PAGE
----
Electro-permanent magnets for quadcopters


Imagine a quadcopter hovering above a payload – a can of beans, perhaps. The ‘copter descends onto the payload, activates an electromagnet, and flies away with a hobo’s dinner. Right now, this is a bit of an impossibility. A normal electromagnet that powerful would consume an amazing amount of power, something quads don’t usually have in abundance. With the OpenGrab project, the dream of a remote-controlled skycrane is within reach, thanks to some very clever applications of magnetics.

The tech behind the OpenGrab is an electro-permanent magnet, basically an electromagnet you can turn on and off, but doesn’t require any power to stay on. OpenGrab was heavily influenced by a PhD thesis aimed at using these devices for self-assembling buildings.

This project had a very successful Kickstarter campaign and has seen some great progress in the project. While beer doesn’t come in steel cans anymore, we can imagine a whole lot of really cool applications for this tech from infuriating electronic puzzles to some very cool remote sensing applications.

How do you think this quadcopter feels?


You don’t speak the language of dogs and yet you can tell when one is angry, excited, or down in the dumps. How does that work, and can it be replicated by a robot? That’s the question which [Megha Sharma] set out to study as part of her graduate research at the University of Manitoba in Winnipeg.

The experiment starts by training the robot in a series of patterns meant to mimic emotion. How, you might ask? Apparently you hire an actor trained in Laban Movement. This is a method of describing and dealing with how the human body moves. It’s no surprise that the technique is included in the arsenal of some actors. The training phase uses stationary cameras (kind of like those acrobatic quadcopter projects) to record the device as it is moved by the actor.

Phase two of the experiment involves playing back the recorded motion with the quadcopter under its own power. A human test subject watches each performance and is asked to describe how the quadcopter feels. The surprising thing is that when asked they end up anthropomorphising the inanimate device even further; making up small stories about what the thing actually wants.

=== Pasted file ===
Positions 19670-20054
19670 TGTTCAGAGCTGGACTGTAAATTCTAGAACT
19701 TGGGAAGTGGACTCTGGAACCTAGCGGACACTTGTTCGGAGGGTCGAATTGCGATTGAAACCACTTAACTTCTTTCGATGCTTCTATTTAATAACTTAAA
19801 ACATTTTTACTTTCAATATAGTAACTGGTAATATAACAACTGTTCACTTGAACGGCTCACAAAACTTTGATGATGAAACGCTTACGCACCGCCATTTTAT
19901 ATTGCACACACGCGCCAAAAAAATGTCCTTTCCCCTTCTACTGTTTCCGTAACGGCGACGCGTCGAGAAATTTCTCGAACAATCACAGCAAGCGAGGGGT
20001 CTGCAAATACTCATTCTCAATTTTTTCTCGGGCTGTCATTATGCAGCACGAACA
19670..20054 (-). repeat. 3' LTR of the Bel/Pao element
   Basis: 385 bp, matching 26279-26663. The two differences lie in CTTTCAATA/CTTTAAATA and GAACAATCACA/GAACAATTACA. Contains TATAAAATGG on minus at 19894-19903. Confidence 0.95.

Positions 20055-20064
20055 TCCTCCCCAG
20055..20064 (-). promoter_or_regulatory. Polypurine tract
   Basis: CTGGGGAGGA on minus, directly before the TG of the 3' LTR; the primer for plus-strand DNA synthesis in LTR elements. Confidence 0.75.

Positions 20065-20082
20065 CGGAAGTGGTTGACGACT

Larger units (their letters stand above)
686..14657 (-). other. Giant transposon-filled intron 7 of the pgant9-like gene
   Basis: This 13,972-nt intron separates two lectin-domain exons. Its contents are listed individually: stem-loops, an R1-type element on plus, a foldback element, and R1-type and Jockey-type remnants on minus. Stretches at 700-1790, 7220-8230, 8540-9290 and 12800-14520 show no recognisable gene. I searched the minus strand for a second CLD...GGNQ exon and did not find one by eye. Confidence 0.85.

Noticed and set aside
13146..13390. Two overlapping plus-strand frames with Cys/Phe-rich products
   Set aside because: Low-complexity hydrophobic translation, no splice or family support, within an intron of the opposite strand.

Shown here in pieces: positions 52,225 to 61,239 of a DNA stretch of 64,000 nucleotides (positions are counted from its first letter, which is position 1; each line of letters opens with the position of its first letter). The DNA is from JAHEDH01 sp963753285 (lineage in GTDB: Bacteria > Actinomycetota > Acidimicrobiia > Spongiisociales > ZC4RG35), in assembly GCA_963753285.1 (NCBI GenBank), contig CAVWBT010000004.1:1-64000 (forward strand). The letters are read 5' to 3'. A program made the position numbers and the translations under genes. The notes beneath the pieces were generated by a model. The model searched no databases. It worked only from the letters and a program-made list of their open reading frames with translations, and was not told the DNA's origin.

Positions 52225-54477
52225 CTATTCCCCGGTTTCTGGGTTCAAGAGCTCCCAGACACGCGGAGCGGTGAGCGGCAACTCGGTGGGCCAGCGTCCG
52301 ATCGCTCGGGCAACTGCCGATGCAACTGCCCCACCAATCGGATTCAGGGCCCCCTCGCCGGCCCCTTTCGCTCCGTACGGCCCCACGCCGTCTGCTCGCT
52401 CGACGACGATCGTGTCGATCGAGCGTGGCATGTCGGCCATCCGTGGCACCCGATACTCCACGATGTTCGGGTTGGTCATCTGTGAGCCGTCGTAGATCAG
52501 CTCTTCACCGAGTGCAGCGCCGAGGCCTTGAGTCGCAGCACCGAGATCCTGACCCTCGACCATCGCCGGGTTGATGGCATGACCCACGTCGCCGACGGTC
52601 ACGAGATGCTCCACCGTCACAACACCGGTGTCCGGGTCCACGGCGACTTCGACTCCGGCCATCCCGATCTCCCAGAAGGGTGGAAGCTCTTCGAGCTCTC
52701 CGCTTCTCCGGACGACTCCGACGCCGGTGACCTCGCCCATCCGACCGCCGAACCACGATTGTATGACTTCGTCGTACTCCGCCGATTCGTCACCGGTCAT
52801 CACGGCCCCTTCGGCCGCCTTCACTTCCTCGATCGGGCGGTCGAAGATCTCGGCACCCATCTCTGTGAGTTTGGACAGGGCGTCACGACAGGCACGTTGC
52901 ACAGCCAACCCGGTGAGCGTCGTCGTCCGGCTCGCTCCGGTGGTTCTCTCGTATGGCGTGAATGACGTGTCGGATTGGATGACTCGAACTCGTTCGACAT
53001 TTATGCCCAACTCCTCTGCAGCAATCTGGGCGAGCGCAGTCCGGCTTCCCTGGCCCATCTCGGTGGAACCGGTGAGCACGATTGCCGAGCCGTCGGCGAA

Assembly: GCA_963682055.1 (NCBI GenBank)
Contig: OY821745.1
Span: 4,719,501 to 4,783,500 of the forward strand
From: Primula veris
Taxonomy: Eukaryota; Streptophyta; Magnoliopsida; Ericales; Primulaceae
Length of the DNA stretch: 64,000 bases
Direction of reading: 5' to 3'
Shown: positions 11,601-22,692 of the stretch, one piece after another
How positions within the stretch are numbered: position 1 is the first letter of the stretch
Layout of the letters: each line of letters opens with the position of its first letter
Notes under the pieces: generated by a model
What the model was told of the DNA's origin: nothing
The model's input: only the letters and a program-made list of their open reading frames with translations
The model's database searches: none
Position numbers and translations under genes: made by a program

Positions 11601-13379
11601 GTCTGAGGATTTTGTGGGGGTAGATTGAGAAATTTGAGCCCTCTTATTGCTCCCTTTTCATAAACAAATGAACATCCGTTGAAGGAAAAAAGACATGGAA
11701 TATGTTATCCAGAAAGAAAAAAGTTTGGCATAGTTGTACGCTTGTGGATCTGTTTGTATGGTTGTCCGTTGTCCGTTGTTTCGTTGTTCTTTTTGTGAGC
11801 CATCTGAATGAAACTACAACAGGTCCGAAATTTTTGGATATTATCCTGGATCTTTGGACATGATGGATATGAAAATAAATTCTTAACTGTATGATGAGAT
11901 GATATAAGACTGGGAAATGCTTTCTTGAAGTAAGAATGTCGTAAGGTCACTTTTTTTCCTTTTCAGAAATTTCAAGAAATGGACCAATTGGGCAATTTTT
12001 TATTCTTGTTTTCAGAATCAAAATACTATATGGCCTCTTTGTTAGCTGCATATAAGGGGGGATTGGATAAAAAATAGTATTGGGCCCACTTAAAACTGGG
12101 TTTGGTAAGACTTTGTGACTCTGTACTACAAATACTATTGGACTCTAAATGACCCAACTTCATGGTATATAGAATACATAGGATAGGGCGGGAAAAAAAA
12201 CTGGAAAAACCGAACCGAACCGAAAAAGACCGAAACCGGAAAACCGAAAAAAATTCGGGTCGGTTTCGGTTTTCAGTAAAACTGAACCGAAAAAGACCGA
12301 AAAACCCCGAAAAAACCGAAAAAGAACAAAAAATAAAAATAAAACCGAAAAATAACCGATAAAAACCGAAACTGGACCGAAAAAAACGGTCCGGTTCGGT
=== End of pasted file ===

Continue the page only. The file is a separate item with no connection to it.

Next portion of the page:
It’s an interesting way to approach the problem of the uncanny valley in robotic projects.

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Kebab skewer quadcopter


Quadcopters are the epitome of high-tech hobby electronics. We’re quite used to seeing the frames built out of modern materials (carbon fiber, 3d printed, etc). But it’s pretty hard to beat the strength-to-weight ratio of kebab skewers. You heard us correctly. [Shiny Shez] built his quadcopter frame from kebab skewers.

You might want to get that Boy Scout Handbook out and brush up on your lashing skills. Lashing is a method of using rope (string in this case) to fasten together wooden sticks (bamboo kebab skewers). Once the lashed joints are precisely oriented [Shiny] applies a liberal coat of super glue to cement them in place.

He went the easy route when it comes to control hardware. You can get spare parts for the Husban X4, a commercially available quadcopter. Its main controller is used here. The single board controls the motors, monitors an IMU to keep the aircraft stable while in flight, and includes a wireless transceiver. On the receiving side [Shiny] uses an Arduino with a wireless module. This way he can control the quadcopter from his laptop, or go one step further and use an Android phone.

Turning anything into a drone


For his graduate project, [Jasper] wanted to do something with a quadcopter drone. Not content with simply building any old drone, he decided to make a kit that turns anything into a drone. Everything from a bicycle wheel, to a computer keyboard, and even a phone is more than able to take flight with [Jasper]‘s Drone It Yourself kit.